But such a high fever by itself is not enough to have forced him to be kept in the hospital, according to several experts in emergency room practices.
"I have certainly discharged many people with a 103-degree fever," said Dr. Kristi L. Koenig, professor of emergency medicine and director of the Center of Disaster Medical Services at UC Irvine.
There are other considerations, such as, "are they able to walk, or talk or eat? It's not just the number," she said.
In Duncan's case, the key issue was not the degree of his fever, but that he had just arrived from Liberia, a center of the
Duncan was the first person to die from Ebola in the United States. He had gone to Texas Health Presbyterian Hospital on Sept. 25 complaining of symptoms.
In a statement issued Friday, Texas Health Presbyterian said it had made procedural changes and continues to "review and evaluate" the decisions surrounding Duncan's care.
It previously defended the quality of care it offered Duncan, after several people close to him complained that the Liberian was treated less effectively than American missionaries who returned from Africa to the United States for treatment.
Duncan was infected in Africa, though officials said he did not have any symptoms when he boarded a series of flights that brought him to Dallas on Sept. 20.
He stayed with his fiancee and others in a Dallas apartment. None of them has developed symptoms, and all are still in quarantine.
His fiancee and her relatives provided Duncan's medical records to the Associated Press — more than 1,400 pages in all. The records include Duncan's time in the emergency room and his return to the hospital Sept. 28 when his condition worsened.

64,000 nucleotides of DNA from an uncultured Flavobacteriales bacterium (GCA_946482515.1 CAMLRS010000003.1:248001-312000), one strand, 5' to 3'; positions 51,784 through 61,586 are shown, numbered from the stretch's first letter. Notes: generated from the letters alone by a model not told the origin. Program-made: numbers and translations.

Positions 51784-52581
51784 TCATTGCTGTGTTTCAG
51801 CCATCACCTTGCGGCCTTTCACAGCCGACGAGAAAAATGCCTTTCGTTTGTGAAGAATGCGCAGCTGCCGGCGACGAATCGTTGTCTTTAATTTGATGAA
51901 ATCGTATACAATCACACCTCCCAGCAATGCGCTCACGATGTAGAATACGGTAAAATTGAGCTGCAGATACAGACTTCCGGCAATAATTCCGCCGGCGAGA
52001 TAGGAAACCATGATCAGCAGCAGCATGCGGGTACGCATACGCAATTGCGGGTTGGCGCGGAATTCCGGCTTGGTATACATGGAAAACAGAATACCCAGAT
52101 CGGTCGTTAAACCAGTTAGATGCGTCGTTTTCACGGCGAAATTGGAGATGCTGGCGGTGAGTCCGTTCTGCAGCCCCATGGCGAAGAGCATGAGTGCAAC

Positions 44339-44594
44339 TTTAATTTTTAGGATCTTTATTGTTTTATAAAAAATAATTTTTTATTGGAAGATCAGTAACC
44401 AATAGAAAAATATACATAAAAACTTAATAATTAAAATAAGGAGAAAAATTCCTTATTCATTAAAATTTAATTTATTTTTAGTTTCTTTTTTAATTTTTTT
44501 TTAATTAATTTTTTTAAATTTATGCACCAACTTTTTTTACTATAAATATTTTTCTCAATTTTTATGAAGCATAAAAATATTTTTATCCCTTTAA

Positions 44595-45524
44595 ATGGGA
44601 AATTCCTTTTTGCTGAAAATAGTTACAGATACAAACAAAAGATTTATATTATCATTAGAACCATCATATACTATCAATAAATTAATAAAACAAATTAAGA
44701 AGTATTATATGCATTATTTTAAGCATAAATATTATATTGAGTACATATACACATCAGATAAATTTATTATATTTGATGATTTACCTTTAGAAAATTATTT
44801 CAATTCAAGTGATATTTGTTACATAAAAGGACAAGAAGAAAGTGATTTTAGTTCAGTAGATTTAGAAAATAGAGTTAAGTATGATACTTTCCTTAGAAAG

According to the AP, Duncan initially complained of abdominal pain, dizziness, a headache and decreased urination when he arrived at the emergency room.
He reported severe pain — rating it an 8 on a scale of 10. Doctors gave him CT scans to rule out appendicitis, stroke and numerous other serious ailments. Ultimately, he was prescribed antibiotics and told to take Tylenol, then returned to the Dallas apartment where he was staying.
"I have given patient instructions regarding their diagnosis, expectations for the next couple of days, and specific return precautions," according to the emergency room physician's note. "The condition of the patient at this time is stable."
Doctors would not discuss the specifics of Duncan's case, but agreed that a 103-degree temperature alone wasn't enough to have him admitted.
"In general, the presence of the fever doesn't mean that patient X needs to be admitted," said Dr. David Pigott of the University of Alabama at Birmingham. "It is a mark of infection.
"There are other causes of fevers," he continued. "It is not unusual to see someone with strep throat and a fever of 101, 103. Almost all of the time they are released with antibiotics. It is not necessarily linked to the need for admission."
"There is no fever that is the sole determinant of whether a patient has a particular disease or whether [he or she] needs to be hospitalized," said Dr. Tom Sugarman, the past president of the California chapter of the American College of Emergency Physicians. Sugarman practices in Berkeley and Antioch.
"Typically, we see people all of the time, you can have a fever from a cold, kidney infection, cancer, running a marathon," he said. "Fever alone is not whether you are hospitalized."